The Hardware

Acer CloudMobilePersonally I’m not the guy who looks at the tags with all the numbers next to the phones in the shops. But I know some people love to know those details so here we go. It comes with a 1.5 Ghz dual-core processor and has 8 Gb of built-in storage which can be expanded using microSD cards. The screen is a 4.3 inc screen with 720p resolution (1280 x 720 pixels). What’s interesting is that it comes with an 8 megapixel front facing camera which sounds nice indeed.

The thing which interests me is battery life. I remember telling Knightwise I wasn’t impressed with the battery after the first day of testing, but I have to correct myself. The phone lasts at least whole day even with my Twitter and Instagram addiction. Of course all this depends on how often you use the device, the camera, the GPS and all the other stuff in the phone so your mileage may vary. But after 2 weeks of extensive testing I can say that I’m quite pleased with batter life on the Acer CloudMobile.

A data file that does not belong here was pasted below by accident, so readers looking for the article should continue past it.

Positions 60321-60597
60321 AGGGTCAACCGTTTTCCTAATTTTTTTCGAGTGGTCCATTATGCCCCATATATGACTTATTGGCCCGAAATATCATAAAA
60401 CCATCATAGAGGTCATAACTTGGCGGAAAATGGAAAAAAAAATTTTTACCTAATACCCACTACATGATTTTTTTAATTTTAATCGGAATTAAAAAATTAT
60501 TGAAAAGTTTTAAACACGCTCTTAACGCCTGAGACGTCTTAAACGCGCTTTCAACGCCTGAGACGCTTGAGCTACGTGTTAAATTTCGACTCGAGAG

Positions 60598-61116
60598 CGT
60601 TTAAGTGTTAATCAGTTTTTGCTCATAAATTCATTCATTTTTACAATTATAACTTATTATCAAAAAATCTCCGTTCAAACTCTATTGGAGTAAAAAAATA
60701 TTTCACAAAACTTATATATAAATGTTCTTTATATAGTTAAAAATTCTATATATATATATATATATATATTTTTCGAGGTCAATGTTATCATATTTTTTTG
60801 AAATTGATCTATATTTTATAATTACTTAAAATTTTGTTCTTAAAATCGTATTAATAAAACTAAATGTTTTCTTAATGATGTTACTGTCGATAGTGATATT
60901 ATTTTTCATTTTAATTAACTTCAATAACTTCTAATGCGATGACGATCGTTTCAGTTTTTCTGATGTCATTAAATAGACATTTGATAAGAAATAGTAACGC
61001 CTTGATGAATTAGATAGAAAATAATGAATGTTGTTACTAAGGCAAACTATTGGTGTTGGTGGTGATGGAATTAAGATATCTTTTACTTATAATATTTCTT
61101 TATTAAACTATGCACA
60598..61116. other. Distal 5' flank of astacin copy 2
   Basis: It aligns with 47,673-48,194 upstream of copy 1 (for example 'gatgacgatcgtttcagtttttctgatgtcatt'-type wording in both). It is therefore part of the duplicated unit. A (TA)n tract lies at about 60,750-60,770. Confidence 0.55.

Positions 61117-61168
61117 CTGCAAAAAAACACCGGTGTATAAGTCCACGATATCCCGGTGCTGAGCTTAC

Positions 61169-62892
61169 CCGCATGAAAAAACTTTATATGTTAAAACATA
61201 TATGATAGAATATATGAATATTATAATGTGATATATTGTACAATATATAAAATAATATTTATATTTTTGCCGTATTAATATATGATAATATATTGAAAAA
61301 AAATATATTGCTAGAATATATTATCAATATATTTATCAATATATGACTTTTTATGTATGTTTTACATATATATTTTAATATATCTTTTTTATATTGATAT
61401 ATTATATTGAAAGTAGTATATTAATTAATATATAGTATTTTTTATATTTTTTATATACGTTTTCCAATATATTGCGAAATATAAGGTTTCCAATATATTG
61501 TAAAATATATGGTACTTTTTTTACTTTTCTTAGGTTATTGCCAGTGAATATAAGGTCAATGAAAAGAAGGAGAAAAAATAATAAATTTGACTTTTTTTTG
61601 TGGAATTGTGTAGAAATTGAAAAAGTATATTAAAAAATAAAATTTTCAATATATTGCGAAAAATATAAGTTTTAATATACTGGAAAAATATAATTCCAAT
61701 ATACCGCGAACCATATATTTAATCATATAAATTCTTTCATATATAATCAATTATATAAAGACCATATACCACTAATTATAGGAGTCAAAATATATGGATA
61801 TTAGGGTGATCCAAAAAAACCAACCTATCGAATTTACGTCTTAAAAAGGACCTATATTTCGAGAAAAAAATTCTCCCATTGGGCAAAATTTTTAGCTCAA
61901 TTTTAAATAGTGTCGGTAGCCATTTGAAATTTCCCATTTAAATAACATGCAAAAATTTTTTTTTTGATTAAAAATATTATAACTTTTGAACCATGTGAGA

I did have a minor issue though. If I understand it correctly it should be possible to use Android Beam to ‘beam’ pictures and other things from one android device to another and that feature uses NFC (I could be wrong here). Sadly I couldn’t get it working at all. We tried with an Acer CloudMobile and a Samsung Galaxy S III, and even between two Acer CloudMobile devices … but there was no way we could get it working. I showed the problem to the Acer person (sorry … forgot to write down your name) and we tried different things but it didn’t work. He mentioned it could be a software issue and that there might be an update or fix soon.

The Software